Jake King was a devout family man who frequently stayed out of the limelight and contributed more to the sport of racing than many people even know about. His career with the Sox & Martin racing team spanned more than a decade, and he can arguably be considered a major reason that the team was so dominant. His loves were his wife Virginia and their three children, and his favorite movie star was John Wayne. Together with his attention to details, and his devotion to the team, Jake King will forever be remembered as the source of Sox & Martin power.

Editor's Note: It was during a recent trip to Burlington, North Carolina, that I had the privilege to visit the home of Jake King's widow. The time that I spent at Mrs. Virginia King's home gave me a glimpse into the accomplishments-in regards to his family and his racing career-that inevitably led to the writing of this article. Once back at the office, I learned that finding information about Jake King was harder than I thought it would be. How could the man that powered what is possibly the most revered Pro-Stock racing team ever, be just a foot note in racing history? Personally, I think it's time we rectify that mistake.

John Preston King Jr. is not a name that many of you reading this might know. Regardless of that fact, he was possibly one of the best, early Super Stock and Pro-Stock mechanics that ever turned a wrench. In fact, many feel that without John, the history of Sox & Martin may not be quite as legendary as it is. You may be wondering who we're talking about. Well, you probably know him better as Jake King.

Jake grew up on a farm near the rural town of Burlington, North Carolina, and during his formative years, Jake's dad and uncle opened a small garage where in his words, taken from a Chrysler press release, "I just started messin' with cars." His first car was a '36 Ford, and he started to get into racing roughly around 1950.

It was late in 1964 when Jake joined the team of Sox & Martin. In order to do so, he had to let go of the desire he had at the time to open his own automotive repair shop. Joining the team would make it impossible to run a garage of his own. He once said that at the time he made his decision, "repairing automobiles was getting so specialized anyway." So as he joins the team, the factory-sponsored deal with Mercury was signed for Ronnie to drive an A/FX Comet with a 427 in it. Jake was assigned the engine duties. By adding his talents to the 427, the Mercury was a screamer, and secured its biggest win of that year on Sunday at the 1964 Winternationals with an e.t. of 11.49, beating Dyno Don Nicholson in the final. That same year, the team was selected to be a part of the U.S. Racing Team organized by the NHRA.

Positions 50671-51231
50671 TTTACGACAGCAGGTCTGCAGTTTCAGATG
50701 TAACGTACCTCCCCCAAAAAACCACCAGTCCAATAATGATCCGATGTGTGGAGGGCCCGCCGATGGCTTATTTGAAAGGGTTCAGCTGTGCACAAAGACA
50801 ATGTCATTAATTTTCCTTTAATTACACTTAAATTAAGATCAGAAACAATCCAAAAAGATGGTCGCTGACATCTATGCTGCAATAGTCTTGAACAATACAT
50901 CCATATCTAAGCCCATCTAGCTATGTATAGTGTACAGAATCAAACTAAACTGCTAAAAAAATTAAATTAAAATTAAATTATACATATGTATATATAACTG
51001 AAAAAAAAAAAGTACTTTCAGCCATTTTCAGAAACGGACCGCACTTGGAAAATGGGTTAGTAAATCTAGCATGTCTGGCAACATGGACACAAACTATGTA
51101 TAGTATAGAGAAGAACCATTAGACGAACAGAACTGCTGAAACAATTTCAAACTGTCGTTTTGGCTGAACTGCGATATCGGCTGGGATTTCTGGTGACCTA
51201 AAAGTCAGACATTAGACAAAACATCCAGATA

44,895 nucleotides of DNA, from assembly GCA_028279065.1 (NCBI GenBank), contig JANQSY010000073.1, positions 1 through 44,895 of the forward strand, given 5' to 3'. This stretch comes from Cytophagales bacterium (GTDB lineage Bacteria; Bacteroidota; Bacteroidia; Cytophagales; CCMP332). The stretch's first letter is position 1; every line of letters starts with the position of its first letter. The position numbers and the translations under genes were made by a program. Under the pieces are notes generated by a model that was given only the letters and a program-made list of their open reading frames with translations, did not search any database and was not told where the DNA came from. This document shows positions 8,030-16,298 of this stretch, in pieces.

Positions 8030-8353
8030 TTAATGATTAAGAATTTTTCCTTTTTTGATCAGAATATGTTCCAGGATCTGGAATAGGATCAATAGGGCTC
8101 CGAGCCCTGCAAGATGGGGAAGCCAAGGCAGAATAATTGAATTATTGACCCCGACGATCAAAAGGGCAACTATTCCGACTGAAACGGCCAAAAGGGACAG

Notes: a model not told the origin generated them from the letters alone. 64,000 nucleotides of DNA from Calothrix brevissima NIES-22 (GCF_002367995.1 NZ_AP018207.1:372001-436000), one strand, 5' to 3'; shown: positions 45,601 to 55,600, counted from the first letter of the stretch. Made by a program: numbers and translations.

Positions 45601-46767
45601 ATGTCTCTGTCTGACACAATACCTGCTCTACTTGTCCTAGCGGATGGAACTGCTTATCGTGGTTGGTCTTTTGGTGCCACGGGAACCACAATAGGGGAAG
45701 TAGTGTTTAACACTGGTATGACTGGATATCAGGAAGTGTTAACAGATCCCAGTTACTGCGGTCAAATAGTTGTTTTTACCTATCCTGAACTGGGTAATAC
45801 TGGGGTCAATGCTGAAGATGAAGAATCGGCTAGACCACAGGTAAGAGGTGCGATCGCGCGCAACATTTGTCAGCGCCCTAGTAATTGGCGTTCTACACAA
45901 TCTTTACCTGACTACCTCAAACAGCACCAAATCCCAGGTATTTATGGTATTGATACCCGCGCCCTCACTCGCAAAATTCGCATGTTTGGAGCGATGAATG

Later, during the off season, the team switched to the platform they are best known for-Plymouth. For the 1965 season, Dodge and Plymouth introduced the new altered-wheelbase vehicles. That year, the radical entries were not allowed to compete in A/FX competition sanctioned by NHRA, but that didn't matter, the bulk of the team's racing attendance consisted of paid match-races. With Jake supplying the power, Ronnie Sox made history that spring by recording the first ever nine-second quarter-mile e.t. for a naturally aspirated door-slammer while racing at York U.S. 30 dragstrip. Jake's engine featured a new Hilborn fuel-injection system that was developed by Chrysler. In a later press release by Chrysler, Ronnie said, "I would put Jake up against anybody building a car . . . we wouldn't be in the running without [him]."